Picks and Pans Review: High Road to China

UPDATED 03/07/1983 at 01:00 AM EST Originally published 03/07/1983 at 01:00 AM EST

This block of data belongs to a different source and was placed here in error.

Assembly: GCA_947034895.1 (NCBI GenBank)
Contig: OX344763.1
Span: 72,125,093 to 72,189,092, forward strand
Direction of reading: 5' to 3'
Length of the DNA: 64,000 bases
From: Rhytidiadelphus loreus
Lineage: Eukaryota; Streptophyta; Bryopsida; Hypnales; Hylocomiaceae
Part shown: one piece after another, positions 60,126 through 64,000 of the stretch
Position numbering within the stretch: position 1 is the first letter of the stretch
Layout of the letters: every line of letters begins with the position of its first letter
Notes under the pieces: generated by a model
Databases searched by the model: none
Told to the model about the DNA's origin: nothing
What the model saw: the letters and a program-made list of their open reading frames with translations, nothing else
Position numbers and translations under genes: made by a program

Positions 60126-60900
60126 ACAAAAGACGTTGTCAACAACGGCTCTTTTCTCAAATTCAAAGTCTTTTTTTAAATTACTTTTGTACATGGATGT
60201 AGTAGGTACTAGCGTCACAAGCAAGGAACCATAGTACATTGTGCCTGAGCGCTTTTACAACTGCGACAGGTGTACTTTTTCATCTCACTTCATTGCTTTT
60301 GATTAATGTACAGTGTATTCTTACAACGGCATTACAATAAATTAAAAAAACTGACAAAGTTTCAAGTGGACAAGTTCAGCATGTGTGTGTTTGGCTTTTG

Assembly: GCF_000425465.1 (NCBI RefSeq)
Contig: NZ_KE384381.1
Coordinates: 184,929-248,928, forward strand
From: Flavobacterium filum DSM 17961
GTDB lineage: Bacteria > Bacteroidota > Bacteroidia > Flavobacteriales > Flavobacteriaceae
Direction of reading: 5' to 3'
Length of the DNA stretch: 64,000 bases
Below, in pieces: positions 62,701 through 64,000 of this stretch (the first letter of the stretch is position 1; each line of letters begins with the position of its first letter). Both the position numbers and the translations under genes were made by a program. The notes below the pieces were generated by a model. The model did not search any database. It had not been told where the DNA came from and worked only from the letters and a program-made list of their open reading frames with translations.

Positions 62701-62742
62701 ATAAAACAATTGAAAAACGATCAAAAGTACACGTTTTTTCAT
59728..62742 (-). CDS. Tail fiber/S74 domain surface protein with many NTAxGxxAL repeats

Maybe he should have taken a slow boat. Maybe he should have tried the Shanghai Express. Maybe he should have just stayed in Hawaii. In any case, this proved to be an unfortunate pathway to feature films for Tom Selleck, the brawny star of TV's Magnum, P.I. Selleek's career should survive. His character has a John Wayne appeal—laconic, swaggering but sensitive, given only to the wholesome macho vices—smoking, drinking and swearing. As a former World War I ace hired to fly debutante Bess (The Four Seasons) Armstrong to Afghanistan to find her lost father, he is a hero men can admire and women can lust after. But after a stylish first scene involving a Milquetoasty clerk being stalked by a gunman, this movie musters little energy. Armstrong, who brings to mind Julie Andrews with a case of the blahs, is bratty where she's supposed to be spunky. Director Brian Hutton, whose previous credits are not exactly a list of all-time greats—Kelly's Heroes, XY & Zee, Night Watch, to name three—lets scenes drone on and strikes up little in the way of responses among his performers. Writers S. Lee Pogostin and Sandra Weintraub Roland are also culprits, since the film cried out for some snappy interchanges between Selleck and Armstrong and they mostly snipe at each other. There's only a slogging trip through Afghanistan, Nepal and China—they all look alike, which isn't surprising since most of the film was shot in Yugoslavia. Only splendid aerial footage of old biplanes keeps things from getting soporific. In its promotions, this film raised comparisons with Raiders of the Lost Ark, but the best comparison it can hope for is merely invidious.(PG)

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